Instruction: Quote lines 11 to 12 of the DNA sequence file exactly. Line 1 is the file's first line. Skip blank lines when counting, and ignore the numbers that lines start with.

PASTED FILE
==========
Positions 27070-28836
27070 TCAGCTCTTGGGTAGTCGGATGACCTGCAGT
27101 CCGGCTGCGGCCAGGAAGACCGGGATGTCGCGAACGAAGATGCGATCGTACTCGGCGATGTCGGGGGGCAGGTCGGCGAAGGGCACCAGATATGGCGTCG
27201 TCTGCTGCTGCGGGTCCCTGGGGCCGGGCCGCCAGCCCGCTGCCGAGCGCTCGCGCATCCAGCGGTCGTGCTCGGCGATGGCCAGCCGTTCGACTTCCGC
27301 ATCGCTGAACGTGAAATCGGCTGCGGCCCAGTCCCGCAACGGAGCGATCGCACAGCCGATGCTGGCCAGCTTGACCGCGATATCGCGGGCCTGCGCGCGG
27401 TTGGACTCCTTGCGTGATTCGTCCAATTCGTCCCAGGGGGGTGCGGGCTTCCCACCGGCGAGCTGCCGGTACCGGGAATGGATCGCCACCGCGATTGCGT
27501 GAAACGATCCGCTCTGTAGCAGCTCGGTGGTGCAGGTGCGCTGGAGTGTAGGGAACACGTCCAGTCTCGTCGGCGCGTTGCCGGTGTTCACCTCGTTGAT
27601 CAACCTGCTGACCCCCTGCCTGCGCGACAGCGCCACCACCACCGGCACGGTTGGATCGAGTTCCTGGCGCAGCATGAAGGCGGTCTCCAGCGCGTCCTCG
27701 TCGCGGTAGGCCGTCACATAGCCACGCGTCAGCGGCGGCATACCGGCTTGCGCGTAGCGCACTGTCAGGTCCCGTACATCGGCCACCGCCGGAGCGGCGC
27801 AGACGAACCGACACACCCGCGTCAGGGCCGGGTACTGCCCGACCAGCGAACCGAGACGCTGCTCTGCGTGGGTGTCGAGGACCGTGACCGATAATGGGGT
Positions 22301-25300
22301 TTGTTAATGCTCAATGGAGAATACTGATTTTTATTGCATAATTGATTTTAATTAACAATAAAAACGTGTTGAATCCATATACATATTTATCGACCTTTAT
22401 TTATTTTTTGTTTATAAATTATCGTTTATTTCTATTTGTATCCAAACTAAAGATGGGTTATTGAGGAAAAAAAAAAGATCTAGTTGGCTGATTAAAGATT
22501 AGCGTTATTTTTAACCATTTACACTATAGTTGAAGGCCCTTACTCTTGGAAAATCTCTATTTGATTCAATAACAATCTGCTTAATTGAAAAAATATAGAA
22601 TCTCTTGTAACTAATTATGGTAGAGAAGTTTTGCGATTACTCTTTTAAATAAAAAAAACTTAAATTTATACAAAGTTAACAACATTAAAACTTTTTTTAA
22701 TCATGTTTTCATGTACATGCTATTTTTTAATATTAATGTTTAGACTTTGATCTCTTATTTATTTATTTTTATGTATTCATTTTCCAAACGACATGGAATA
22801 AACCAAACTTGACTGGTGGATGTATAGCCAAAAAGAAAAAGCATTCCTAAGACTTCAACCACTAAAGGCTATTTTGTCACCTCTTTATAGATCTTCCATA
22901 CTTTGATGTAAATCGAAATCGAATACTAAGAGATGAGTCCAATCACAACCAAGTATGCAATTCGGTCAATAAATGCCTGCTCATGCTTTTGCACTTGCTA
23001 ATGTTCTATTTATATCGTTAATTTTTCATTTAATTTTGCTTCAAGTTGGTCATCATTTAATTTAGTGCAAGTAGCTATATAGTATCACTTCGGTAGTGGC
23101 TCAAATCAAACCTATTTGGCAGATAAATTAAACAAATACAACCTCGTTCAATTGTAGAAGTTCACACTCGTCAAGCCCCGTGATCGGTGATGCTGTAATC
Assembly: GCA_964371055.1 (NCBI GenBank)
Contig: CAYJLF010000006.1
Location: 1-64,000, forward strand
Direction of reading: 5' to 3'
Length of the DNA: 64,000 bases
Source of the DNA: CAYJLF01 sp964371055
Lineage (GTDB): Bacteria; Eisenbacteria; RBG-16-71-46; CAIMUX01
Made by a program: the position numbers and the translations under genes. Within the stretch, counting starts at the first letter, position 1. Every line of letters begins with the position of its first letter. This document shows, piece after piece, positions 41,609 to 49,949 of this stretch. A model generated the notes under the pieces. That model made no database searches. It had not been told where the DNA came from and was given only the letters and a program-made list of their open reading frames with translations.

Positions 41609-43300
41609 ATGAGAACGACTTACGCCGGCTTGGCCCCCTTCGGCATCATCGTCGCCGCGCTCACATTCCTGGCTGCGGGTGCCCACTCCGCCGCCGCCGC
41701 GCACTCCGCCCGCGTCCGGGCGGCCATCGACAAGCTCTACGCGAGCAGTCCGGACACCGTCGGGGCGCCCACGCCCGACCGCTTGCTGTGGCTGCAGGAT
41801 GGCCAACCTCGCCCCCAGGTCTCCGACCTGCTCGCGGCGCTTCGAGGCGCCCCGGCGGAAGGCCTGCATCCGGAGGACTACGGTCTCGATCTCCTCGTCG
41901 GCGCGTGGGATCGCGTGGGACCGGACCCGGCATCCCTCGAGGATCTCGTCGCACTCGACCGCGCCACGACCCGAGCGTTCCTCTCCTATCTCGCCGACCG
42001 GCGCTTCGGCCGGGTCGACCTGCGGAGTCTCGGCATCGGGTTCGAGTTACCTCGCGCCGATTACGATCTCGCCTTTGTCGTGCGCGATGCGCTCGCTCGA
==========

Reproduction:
Positions 22301-25300
22301 TTGTTAATGCTCAATGGAGAATACTGATTTTTATTGCATAATTGATTTTAATTAACAATAAAAACGTGTTGAATCCATATACATATTTATCGACCTTTAT